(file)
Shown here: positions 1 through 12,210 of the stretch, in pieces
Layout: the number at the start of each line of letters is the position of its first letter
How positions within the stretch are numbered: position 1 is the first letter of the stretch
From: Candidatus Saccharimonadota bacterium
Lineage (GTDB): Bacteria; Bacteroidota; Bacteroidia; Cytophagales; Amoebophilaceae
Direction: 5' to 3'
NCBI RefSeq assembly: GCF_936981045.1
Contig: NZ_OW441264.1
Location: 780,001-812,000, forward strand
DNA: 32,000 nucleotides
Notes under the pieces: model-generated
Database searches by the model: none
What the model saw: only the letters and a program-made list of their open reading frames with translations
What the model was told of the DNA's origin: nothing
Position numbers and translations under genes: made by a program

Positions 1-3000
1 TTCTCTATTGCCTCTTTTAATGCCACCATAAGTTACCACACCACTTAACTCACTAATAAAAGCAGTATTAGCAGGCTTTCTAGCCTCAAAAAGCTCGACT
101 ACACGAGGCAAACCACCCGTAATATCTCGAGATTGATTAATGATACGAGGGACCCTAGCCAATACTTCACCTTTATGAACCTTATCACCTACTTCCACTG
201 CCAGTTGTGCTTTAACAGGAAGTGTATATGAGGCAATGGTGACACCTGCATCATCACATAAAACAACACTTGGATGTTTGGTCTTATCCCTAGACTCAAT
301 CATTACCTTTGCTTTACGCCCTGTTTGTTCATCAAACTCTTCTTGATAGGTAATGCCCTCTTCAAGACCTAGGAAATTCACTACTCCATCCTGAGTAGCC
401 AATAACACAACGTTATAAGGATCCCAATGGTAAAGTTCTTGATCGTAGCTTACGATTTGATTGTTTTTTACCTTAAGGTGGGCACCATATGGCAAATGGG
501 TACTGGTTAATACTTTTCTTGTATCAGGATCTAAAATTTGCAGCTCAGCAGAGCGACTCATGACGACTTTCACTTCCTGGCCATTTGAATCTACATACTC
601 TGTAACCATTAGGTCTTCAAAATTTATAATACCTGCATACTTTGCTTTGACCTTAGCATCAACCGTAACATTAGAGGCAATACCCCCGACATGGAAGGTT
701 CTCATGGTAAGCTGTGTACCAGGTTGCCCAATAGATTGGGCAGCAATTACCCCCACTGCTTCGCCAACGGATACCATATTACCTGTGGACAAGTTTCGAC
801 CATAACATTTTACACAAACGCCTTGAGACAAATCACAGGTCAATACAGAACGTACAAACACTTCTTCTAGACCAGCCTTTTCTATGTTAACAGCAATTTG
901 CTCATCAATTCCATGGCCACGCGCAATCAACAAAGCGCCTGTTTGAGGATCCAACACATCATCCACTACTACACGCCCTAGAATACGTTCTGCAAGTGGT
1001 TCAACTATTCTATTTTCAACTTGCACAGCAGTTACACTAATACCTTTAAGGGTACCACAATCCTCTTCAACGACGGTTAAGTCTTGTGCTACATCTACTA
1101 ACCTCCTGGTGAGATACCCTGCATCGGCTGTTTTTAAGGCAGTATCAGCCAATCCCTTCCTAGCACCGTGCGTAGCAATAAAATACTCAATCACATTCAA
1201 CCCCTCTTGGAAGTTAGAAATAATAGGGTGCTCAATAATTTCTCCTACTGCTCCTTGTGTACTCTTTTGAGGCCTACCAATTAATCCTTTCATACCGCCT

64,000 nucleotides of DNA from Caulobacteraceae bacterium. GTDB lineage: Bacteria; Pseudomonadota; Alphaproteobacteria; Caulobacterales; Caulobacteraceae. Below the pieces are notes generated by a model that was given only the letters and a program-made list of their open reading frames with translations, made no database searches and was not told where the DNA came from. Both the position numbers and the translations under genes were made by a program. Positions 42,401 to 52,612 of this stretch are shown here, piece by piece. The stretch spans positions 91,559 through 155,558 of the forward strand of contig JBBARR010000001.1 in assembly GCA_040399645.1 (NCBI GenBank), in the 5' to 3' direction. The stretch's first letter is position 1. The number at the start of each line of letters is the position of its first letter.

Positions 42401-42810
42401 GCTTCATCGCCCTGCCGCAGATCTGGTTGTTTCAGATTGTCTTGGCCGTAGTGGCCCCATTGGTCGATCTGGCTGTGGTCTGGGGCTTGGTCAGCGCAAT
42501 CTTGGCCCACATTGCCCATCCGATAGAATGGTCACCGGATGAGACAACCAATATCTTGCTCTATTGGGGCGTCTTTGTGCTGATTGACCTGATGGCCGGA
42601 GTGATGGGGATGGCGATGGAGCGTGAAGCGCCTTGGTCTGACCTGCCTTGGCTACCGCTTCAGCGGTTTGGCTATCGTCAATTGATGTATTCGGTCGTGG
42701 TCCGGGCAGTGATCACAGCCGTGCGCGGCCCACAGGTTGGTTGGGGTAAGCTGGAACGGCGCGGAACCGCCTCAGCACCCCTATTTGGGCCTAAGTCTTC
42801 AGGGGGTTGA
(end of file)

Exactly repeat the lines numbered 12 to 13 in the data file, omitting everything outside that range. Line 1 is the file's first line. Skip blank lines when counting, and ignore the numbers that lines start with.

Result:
Database searches by the model: none
What the model saw: only the letters and a program-made list of their open reading frames with translations